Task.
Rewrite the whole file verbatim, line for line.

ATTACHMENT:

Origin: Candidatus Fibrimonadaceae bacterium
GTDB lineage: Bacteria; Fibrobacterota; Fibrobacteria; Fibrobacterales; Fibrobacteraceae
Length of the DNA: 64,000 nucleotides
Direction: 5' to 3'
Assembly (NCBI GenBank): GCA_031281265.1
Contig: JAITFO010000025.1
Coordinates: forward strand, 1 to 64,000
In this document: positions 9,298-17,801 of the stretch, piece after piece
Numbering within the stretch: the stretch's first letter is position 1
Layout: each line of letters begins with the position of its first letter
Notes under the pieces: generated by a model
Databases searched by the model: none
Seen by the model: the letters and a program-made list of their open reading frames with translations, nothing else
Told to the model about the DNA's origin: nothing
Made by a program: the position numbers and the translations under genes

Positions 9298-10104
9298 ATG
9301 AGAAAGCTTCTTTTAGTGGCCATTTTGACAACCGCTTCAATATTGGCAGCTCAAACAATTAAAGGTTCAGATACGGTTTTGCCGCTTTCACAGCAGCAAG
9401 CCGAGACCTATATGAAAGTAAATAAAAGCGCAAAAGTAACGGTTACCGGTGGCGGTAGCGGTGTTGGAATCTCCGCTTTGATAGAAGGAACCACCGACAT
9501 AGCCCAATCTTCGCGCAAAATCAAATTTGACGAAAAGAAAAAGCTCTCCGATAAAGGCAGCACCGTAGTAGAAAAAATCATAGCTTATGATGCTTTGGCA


Origin: Candidatus Fibrimonadaceae bacterium
GTDB lineage: Bacteria; Fibrobacterota; Fibrobacteria; Fibrobacterales; Fibrobacteraceae
Length of the DNA: 64,000 nucleotides
Direction: 5' to 3'
Assembly (NCBI GenBank): GCA_031281265.1
Contig: JAITFO010000025.1
Coordinates: forward strand, 1 to 64,000
In this document: positions 9,298-17,801 of the stretch, piece after piece
Numbering within the stretch: the stretch's first letter is position 1
Layout: each line of letters begins with the position of its first letter
Notes under the pieces: generated by a model
Databases searched by the model: none
Seen by the model: the letters and a program-made list of their open reading frames with translations, nothing else
Told to the model about the DNA's origin: nothing
Made by a program: the position numbers and the translations under genes

Positions 9298-10104
9298 ATG
9301 AGAAAGCTTCTTTTAGTGGCCATTTTGACAACCGCTTCAATATTGGCAGCTCAAACAATTAAAGGTTCAGATACGGTTTTGCCGCTTTCACAGCAGCAAG
9401 CCGAGACCTATATGAAAGTAAATAAAAGCGCAAAAGTAACGGTTACCGGTGGCGGTAGCGGTGTTGGAATCTCCGCTTTGATAGAAGGAACCACCGACAT
9501 AGCCCAATCTTCGCGCAAAATCAAATTTGACGAAAAGAAAAAGCTCTCCGATAAAGGCAGCACCGTAGTAGAAAAAATCATAGCTTATGATGCTTTGGCA